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Google Settles US Anti-Trust Investigation with FTC

by Glen Shapiro,, New York

09 January 2013

In contrast to orders imposed on Google Inc. over the past two years concerning its privacy policy in the United States, the Federal Trade Commission (FTC) has closed its 19-month antitrust investigations, without the company having to make any major concessions on how it runs its internet search engine.

With a competition ruling still awaited in the European Union and the latter’s investigators also being involved in the FTC’s decision, Google has secured what is being seen as a victory. The FTC has decided to take no action following its investigations conducted into allegations that Google biased its search results to disadvantage certain vertical websites and that it entered into anti-competitive exclusive agreements for the distribution of Google Search on both desktops and mobiles.

Its Chairman Jon Leibowitz said that FTC’s non-action follows an exhaustive investigation into Google’s business practices, during which FTC staff received over 9m pages of documents from Google and other parties, and interviewed numerous industry participants.

"The evidence the FTC uncovered through this intensive investigation prompted us to require significant changes in Google’s business practices. However, regarding the specific allegations that the company biased its search results to hurt competition, the evidence collected to date did not justify legal action by the Commission,” added Beth Wilkinson, outside counsel to the FTC.

"Undoubtedly, Google took aggressive actions to gain advantage over rival search providers,” she continued. "However, the FTC’s mission is to protect competition, and not individual competitors. The evidence did not demonstrate that Google’s actions in this area stifled competition in violation of US law."

Leibowitz confirmed the FTC found that "the evidence does not support a claim that Google’s prominent display of its own content on its general search page was undertaken without legitimate justification. But we do accept Google’s binding commitment to stop the most problematic business practices relating to its search and search advertising business."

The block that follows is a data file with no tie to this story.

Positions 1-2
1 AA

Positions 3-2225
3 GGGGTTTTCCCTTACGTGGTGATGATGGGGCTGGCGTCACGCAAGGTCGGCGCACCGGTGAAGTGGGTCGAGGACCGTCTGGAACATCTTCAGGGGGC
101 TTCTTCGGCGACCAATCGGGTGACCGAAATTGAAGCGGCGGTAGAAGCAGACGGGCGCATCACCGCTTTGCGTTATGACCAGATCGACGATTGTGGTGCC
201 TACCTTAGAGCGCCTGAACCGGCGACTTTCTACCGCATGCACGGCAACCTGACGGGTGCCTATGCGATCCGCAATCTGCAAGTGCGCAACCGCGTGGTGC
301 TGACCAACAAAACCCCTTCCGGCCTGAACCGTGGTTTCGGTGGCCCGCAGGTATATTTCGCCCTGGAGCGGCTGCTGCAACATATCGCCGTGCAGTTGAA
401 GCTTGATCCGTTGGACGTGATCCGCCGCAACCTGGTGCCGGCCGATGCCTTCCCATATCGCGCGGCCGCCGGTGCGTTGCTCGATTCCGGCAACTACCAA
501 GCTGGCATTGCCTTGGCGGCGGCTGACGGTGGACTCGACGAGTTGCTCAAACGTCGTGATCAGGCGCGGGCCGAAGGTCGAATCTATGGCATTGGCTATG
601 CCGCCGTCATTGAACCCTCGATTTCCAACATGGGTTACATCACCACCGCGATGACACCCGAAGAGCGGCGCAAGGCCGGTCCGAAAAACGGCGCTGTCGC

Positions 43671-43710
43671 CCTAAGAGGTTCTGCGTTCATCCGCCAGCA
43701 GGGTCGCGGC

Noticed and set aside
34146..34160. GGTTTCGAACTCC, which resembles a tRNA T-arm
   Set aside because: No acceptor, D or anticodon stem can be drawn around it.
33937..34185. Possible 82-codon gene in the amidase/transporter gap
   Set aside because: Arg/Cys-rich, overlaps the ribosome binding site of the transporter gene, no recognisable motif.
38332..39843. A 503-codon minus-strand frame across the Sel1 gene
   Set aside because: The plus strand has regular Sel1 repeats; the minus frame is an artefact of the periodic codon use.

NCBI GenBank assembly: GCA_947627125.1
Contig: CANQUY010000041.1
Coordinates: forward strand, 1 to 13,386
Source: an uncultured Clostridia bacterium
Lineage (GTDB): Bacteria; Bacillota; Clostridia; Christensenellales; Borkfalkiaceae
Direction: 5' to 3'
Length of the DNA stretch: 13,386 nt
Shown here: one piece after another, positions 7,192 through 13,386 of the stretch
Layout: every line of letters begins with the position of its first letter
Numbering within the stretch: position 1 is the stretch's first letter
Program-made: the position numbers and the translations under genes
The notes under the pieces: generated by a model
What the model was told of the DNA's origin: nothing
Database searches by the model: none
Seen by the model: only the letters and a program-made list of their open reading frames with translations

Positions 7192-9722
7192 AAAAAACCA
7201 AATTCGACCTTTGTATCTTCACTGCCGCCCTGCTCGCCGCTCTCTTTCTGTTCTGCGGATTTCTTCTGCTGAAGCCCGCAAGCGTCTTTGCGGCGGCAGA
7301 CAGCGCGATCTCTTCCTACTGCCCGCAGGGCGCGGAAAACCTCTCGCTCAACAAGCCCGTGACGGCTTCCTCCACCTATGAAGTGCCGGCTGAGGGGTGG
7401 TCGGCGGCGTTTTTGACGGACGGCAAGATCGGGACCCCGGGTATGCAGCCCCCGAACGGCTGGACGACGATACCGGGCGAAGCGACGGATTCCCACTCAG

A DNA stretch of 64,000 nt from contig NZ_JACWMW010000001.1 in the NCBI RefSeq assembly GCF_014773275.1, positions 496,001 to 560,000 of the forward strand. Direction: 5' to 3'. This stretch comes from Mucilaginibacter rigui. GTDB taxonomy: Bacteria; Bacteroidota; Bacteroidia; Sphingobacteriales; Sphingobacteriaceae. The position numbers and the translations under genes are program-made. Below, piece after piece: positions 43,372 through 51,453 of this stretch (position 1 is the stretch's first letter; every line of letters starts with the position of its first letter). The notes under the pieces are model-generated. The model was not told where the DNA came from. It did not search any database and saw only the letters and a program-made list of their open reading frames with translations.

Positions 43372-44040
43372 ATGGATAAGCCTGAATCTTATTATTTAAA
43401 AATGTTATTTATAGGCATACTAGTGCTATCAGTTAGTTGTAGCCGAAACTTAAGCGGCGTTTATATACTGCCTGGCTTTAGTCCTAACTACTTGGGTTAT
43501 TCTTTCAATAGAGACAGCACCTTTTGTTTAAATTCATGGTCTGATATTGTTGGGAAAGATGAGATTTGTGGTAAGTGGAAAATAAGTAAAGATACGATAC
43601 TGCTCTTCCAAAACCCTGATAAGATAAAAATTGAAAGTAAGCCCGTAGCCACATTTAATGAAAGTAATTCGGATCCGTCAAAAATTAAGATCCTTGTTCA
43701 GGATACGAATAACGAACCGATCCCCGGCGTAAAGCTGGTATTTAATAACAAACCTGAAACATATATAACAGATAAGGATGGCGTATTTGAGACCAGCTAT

Google has agreed to give advertisers more flexibility to manage simultaneously ad campaigns on Google’s AdWords platform and on rival ad platforms; and to refrain from misappropriating online content from so-called "vertical" websites that focus on specific categories such as shopping or travel for use in its own vertical offerings.

On its official blog, Google said that "the FTC and the other authorities that have looked at Google's business practices - including the US Department of Justice, the US courts and the Brazilian courts - have concluded that we should be free to combine direct answers with web results.”

Leibowitz concluded that the FTC’s action brings to an end its investigations of Google "in a fashion calculated to bring the maximum relief to American consumers in a timely way. It is good for consumers, it is good for competition, it is good for innovation, and it is the right thing to do.”

On a separate matter, the FTC did obtain Google’s commitment, following its USD12.5bn acquisition last year of Motorola Mobility (MMI) that included MMI’s portfolio of over 24,000 patents and patent applications, to allow competitors access – on "fair, reasonable and non-discriminatory" terms – to patents on essential standardized technologies needed to make popular devices such as smart phones, laptop and tablet computers, and gaming consoles.

The FTC’s judgment in that respect is intended to ensure that Google does not use MMI’s patents to block competition from devices running on software other than Google's Android system, from, for example Apple and Microsoft.

TAGS: compliance | business | patents | commerce | law | agreements | internet | e-commerce | United States | standards

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